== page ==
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AnCrypt v1.038

AnCrypt AnCrypt is a Notepad-like text editor which crypts the edited files (BlowFish 448bit algorithm). It can be used to carry confidential data on an USB key.

Encrypting a text file enables you to keep its content safe. Typical uses of this program would be to store passwords you can't remember, or other important information you wouldn't want other people to see.

Specially designed to be small and easy to move around, this program has nearly the same interface as the default Windows notepad. It doesn't require any installation, and allows you for example to bring it along with your sensitive data on a floppy or an USB key.

This program relies only on encryption to protect your data, and does not offer any protection against other attacks like memory dump, window text copy, screenshot analysis, clipboard hijacking, swap file access, keylogger, ...
If you suspect you are in an hostile environment, do not open your encrypted file.

This program was created at the start of the century and generates keys which are relatively cheap to break. It only remains available to allow previous users to decrypt their files and move on to something else.
It should no longer be considered to offer a good enough security for the current environment.
For any serious use, prefer using a modern password manager (Ex: KeePass, Password Safe, ...).

Downloads: [ Win98/Me ] [ Win2k/XP/2003 ]

AnFV v1.0

AnFV AnFV enables you to perform advanced integrity check on files. Unlike many other similar softwares, AnFV pinpoints the location and extent of one or more erroneous blocks in a checked file.

The easiest way to check that a file is the same as an original is certainly to compare it byte by byte to the original. However, when the original is not available on site, for example in the case of a downloaded file, it is impossible to do so without having to download it once again. In this case, the most widespread method to check that a file is not corrupted is to compute a kind of magical number for the original file, and to compare it to the one computed for the downloaded one.

This kind of computation is called hashing, and the magical number is a hashcode. There are plenty of ways to hash data, amongst which we find the well-known CRC-32, MD5 and SHA1. If the hashcodes obtained on two blocks of data are different, we are sure that the two blocks are different. However, the reciprocal is not necessarly true, and given a hash method there is a small chance to obtain the same hashcode on two different blocks. The SFV-like file checking tools only generate one hashcode for a whole file, which is surely enough to find out that a file is corrupted, but doesn't allow for example to see that only the last 12KB of a 380MB file are corrupted. This information might allow to retrieve only the corrupted data, which in most cases is clearly faster than downloading the whole file once again.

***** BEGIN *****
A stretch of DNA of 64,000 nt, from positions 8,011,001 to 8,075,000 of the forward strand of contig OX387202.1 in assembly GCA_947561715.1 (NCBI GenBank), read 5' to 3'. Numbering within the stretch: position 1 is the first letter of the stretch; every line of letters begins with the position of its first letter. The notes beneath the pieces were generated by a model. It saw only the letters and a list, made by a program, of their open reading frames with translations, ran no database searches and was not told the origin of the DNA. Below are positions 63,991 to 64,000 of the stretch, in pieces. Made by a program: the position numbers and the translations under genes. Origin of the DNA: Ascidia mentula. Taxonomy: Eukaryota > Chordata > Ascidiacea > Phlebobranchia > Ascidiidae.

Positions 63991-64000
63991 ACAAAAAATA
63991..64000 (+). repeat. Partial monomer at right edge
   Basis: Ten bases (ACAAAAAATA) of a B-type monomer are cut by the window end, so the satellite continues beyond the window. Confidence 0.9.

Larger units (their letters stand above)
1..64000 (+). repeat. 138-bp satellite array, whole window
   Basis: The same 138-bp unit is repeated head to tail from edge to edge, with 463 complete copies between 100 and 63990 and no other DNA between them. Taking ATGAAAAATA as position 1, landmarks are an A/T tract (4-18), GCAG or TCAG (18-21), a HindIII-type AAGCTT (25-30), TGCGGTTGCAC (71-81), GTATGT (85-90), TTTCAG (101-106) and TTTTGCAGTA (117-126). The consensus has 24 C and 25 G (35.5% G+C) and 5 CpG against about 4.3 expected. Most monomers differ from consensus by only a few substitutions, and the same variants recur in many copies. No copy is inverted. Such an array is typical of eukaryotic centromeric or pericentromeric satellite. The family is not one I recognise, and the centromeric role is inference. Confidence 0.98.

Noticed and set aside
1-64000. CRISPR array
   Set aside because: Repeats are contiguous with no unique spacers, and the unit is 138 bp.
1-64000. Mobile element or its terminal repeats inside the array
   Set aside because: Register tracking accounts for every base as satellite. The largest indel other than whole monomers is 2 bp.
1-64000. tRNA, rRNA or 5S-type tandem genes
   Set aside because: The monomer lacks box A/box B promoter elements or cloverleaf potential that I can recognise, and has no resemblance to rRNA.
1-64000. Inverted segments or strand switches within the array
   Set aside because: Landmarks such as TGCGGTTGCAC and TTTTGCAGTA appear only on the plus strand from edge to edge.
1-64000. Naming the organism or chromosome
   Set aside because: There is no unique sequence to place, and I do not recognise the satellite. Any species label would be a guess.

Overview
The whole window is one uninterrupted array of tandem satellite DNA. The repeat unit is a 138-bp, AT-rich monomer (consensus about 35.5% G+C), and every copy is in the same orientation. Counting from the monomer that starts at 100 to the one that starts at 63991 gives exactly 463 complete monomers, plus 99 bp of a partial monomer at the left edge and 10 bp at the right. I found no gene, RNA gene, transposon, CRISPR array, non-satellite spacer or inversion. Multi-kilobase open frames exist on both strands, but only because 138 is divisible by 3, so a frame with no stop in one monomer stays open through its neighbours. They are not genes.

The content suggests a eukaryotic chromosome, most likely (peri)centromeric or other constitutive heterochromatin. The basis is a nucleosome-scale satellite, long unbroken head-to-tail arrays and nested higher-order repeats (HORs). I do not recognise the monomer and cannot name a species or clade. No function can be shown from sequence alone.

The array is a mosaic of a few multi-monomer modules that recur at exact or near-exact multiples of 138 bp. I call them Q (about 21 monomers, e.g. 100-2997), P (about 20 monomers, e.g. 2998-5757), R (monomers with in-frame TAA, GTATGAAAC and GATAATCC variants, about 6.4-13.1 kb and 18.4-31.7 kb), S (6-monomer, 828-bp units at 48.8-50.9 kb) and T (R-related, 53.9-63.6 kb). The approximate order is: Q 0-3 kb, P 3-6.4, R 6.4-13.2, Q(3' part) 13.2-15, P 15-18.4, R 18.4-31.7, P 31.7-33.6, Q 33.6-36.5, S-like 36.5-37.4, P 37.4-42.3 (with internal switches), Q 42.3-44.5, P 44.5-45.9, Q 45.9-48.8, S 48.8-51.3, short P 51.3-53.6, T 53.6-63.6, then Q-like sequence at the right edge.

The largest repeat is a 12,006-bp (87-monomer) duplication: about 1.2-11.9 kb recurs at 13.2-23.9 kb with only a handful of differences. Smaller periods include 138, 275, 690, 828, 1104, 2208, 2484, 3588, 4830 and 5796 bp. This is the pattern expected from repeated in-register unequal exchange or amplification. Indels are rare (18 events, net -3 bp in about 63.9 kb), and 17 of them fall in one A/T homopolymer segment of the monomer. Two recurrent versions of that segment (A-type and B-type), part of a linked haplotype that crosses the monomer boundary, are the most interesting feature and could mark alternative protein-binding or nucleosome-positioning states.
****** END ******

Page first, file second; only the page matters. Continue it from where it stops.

AnFV enables you to create validation files for other files. These files contain a set of hashcodes that allow to locate corrupted blocks within a bad file with a customisable resolution. The block size can be reduced up to 256 bytes of data per block. AnFV can still use the SFV format, but in that case it won't be able to tell you where the errors are in a corrupted file.

Downloads: [ Windows ]

DriveSort v1.242

DriveSort DriveSort sorts the directory tables of a volume formatted in FAT12, FAT16 or FAT32. This sort orders the files on the disk according to a customizable order.

Recent operating systems sort the files before showing them to the user, either by name, by size or by whatever the user choose. However, it is not always the case in embedded OSes on small portable devices like MP3 players. On these devices the lack of resources (CPU, memory) can lead their developers to make it display or play the files in the order in which they are on the disk.

This order depends mostly of the order in which they were added to the disk, which is not convenient for the user. DriveSort can change this order to help such devices to play or view their files in the order you want, by putting them on the disk in a customizable order.

DriveSort sorts files and folders according to various options available in the popup menu next to the sort icon. The order can then be saved to disk either folder by folder, or for all sub-folders.

  • The comparison base:
    • "Short name": sorts the files and directories according to the alphabetic order of their Short File Names [Default].